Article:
By Pablo Jaime Sainz
Greg Morales has lived in Encanto for the past 10 years, and he said that during that time, he has felt as an outsider.
The reason: He is a Latino.
“As a Latino business-owner living in Encanto I feel completely isolated because everything here is set-up for Blacks, not for Latinos,” said Morales, who is a professional photographer and owns a photo studio.
Morales said that even though Encanto, which is a community in the City of San Diego’s 4th District, has a population of about 67% Latino, there’s hardly any political and business representation of the Latino community.
“Politically, the only political voice that is heard in Encanto is the voice of the council-member. And he only hires people who share his point of view. And from what I’ve seen, they don’t understand our issues as Latinos, and they don’t want to take us into consideration,” he said. “We have almost no politically power.”
That’s why he has created Encanto Azul, a grass-roots organization that tries to educate the Latino community of Encanto about their rights.
“I just want our people to get the knowledge they need. To share the information we have. I want our people to know we are aware of our condition and to tell all those politicians that we know that they’ve been lying to us,” Morales said.
Encanto Azul was named by a Latino activist and professor from Encanto who used to say that in Encanto, when the sun is setting, the grass looks blue. Morales said that there are about 100 members in Encanto Azul.
“The fact that Latinos have been excluded from political power tells you that if you want to work in city government, you either have to be Black or White. The truth is we’ve never gotten our turn,” he said.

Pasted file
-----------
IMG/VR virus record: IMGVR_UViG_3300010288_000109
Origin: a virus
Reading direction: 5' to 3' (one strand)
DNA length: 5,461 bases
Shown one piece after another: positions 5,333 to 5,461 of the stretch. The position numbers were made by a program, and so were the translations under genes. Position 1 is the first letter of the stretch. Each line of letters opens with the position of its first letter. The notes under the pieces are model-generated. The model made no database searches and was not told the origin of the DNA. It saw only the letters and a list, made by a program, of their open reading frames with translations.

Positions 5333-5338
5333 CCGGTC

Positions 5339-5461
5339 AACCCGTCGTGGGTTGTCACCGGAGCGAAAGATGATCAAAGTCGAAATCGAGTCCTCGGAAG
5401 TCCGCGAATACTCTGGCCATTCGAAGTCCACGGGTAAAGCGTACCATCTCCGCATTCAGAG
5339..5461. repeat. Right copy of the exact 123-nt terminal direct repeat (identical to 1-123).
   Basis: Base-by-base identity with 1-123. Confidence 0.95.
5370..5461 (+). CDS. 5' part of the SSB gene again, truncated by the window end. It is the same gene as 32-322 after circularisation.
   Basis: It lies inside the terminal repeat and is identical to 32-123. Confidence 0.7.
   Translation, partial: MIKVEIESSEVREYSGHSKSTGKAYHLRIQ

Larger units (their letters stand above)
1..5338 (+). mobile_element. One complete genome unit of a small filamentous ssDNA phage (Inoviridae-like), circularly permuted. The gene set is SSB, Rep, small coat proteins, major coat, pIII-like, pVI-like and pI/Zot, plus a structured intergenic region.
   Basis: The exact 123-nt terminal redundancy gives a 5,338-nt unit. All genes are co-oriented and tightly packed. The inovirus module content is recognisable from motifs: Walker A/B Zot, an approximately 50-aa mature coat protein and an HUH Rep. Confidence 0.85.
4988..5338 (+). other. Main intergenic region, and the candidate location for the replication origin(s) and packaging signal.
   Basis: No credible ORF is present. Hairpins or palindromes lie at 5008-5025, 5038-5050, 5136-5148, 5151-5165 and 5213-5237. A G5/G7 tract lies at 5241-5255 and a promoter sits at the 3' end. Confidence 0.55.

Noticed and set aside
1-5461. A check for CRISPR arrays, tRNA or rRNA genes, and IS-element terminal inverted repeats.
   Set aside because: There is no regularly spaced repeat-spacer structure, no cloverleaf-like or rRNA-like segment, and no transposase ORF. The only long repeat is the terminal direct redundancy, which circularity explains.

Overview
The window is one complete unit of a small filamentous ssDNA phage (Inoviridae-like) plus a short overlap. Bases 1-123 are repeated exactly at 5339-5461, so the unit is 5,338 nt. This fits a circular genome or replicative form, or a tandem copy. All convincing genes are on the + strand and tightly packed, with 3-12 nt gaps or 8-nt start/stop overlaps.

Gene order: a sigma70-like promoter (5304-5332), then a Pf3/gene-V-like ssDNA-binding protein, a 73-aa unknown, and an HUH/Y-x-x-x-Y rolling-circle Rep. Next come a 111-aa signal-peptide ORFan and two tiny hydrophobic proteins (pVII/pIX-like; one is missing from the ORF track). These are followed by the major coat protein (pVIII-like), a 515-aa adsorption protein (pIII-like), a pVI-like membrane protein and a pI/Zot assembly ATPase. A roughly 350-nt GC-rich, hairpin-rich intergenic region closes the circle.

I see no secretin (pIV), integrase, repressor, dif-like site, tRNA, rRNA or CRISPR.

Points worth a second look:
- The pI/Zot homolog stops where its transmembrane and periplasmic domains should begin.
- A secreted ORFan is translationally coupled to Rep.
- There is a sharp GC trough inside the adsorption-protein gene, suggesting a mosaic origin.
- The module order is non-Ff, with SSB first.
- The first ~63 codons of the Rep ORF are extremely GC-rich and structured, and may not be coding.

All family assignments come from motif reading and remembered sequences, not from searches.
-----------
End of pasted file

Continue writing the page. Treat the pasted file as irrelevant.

Morales said that, because of his ideology, in the past he’s been called a racist by African-Americans living in Encanto.
“They try to call me a racist but it’s not that I don’t want to see any Blacks in power, what I want is to see some Browns as well,” Morales said.
Tony Young, who is African-American, is the council-member for the 4th District. He assumed office last January after winning a run-off election against former council-member George Stevens, who held office for more than 10 years.
Young replaced the late councilmember Charles Lewis, who passed away last August.
Venus Molina, council representative for the 4th District office, said that, although there have been many changes in the district administration, Council-member Young is receiving input from all communities, including Latinos in Encanto.
“I know that the councilmember is very interested in learning about the issues that are important to us Latinos,” she said. “He’s making everything possible to get the Hispanic community involved in the decisions taking place.”
Molina, who’s fluent in Spanish, invited all Latinos in the 4th District to call the district office and let her know any issues that should be addressed.
Molina added that the Latino population of the 4th District, which includes areas such as Paradise Hills, Skyline, and Encanto, is 36%.
Tommy Hightower, Councilmember Young’s chief of staff, said that the 4th. District office is making every effort to outreach to Latinos.
“Tony (Young) is very open for diversity in his staff, he takes it very seriously,” High-tower said. “We’re doing plenty for Latinos.”
Hightower pointed out that Young is meeting with Latino leaders in the district.
“We support any group that wants to help the community,” Hightower said.
Morales said that Encanto Azul will continue to organize the Latino community of Encanto. He said that its’ purpose is to educate in order to help Latinos to have a better quality of life through political representation.
“I want to continue telling people that they can help themselves, that they don’t have to put up with the discrimination anymore,” Morales said. “You do have a voice, and even though you don’t make a lot of money, and even though you don’t drive a new car, you should know you are equal, if not better, than those politicians who say they want to help you. We need real representation.”
The 4th District office number is (619) 236-6644.
You can contact Greg Morales at email@example.com.